PMC Update for April 18, 2024


One nice thing about the March financial report is it is typically the first one of the fiscal year that shows a positive net revenue. Most of the revenue from plant sales is received in March and April which for this year resulted in a net income for the month of March of $358,301. The net income year to date is $245,260 which is down from the same time last year when it was $474,416. That difference can be attributed to increased expenses and decreased revenue. The reason for the decreased revenue is a bit of a mystery. There has been a lot of talk about an increase of riparian restoration projects that has not materialized. There was also a decrease in reforestation which can be explained by a decrease in log prices. The increase in expenses can be seen in increases in costs for brokered stock, seeds, transplants, staff wages, cold storage, equipment repair and farm and nursery supplies. The executive payment also increased to $100,000 and the transfer of $35,000 from long-term investments to executive operations is posted as a PMC expense. The PMC is hoping to meet its overall budget but there will not be profits like last year.


As of April 15, of this year PMC plant sales were at $1,610,588 which is 95% of the way to meeting its projected budget of $1,696,000. That is off from the same time last year when sales were $1,708,016. There are a couple of more weeks left to sell plants and time will tell if we meet budget or not. The PMC will begin its cooler blowout sale which generates some sales, at least to those that always wait for it. The sale is a percentage off based upon dollar volume. $500 to 1000 is 10% off, $1000-1500 is 15% and over $1500 is 20% off. The minimum order is dropped to $300 but orders less than $500 are not discounted. Sales to CD’s are $427,176 and to other entities is $1,098,878. Contract sales added $84,533 to the total. Overall, 1,519,581 plants have been sold out of 1,661,492 harvested.


Transplanting has wrapped up for the year with over 264,000 plants being transplanted for plug-1 production. I took almost 2 weeks for 11 seasonal employees to do it. Following that they made a weeding pass through the nursery and then planted a new willow cutting block which was determined to be needed due to projected increases in demand for live stakes. If that demand does not materialize the new block will allow us to retire an older block.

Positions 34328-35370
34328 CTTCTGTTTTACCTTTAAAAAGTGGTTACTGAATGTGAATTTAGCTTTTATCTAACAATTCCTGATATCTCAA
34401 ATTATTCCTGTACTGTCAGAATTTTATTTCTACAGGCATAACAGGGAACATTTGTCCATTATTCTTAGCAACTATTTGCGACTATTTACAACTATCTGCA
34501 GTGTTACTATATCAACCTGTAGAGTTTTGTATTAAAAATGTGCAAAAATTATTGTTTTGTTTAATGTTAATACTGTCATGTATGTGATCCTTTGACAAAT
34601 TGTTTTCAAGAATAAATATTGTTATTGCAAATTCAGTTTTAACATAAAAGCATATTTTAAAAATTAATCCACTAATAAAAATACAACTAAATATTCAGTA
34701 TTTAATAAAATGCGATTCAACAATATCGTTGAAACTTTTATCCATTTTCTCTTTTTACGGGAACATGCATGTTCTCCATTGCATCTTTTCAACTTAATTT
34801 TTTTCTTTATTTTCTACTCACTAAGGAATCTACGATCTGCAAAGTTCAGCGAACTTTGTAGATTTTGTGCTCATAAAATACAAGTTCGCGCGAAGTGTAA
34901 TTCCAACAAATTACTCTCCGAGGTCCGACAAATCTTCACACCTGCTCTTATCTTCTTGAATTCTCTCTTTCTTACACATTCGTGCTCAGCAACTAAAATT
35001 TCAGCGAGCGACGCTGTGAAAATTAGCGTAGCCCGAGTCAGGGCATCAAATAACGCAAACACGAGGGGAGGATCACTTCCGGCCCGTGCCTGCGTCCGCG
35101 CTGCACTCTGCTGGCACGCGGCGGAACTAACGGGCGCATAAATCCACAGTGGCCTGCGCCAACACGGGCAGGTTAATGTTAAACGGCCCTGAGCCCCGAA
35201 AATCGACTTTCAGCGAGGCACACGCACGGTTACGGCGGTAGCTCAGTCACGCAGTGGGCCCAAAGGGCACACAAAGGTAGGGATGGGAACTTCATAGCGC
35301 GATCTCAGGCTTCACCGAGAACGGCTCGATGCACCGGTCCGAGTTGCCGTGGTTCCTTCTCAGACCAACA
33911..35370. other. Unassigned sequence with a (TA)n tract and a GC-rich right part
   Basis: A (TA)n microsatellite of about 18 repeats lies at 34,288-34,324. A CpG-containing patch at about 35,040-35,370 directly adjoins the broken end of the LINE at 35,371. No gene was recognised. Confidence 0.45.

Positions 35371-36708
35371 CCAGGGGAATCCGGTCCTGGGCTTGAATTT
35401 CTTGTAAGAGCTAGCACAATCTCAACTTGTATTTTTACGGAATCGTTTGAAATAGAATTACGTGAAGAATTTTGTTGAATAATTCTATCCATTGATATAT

Plant Materials Task Force

One apparent need that has become evident from the plant materials task force is the need to educate some CD staff that are involved in plant procurement about the PMC. The PMC is working on a User’s Guide which will outline what the PMC is, what is does and what goods and services it can provide CD’s. This will take the form of a printed brochure and an electronic file that can be shared. A first draft should be ready to share with others on the task force soon. Plans are also afoot to hold an open house for CD staff here in mid-August. That should help others better understand what the PMC and what it is not.

Pump Repair

The west pump has not been working properly for the past year. We have been trying to get Farmers Equipment out for months to look at it so on Friday they showed up out of the blue and jumped in. They pulled some of the casing and shaft out of the ground and need to pull out the rest and the pump this week. Once everything is out a determination can be made what is wrong and what to about it. What has been pulled out so far looks very corroded so complete replacement of everything below ground is possible. The cost for that will most likely be above $20,000 which would make it a capital expense. It should be noted that the other 2 wells are also 38 years old and their time will come sooner or later.

Jim Brown, Director of Nursery Operations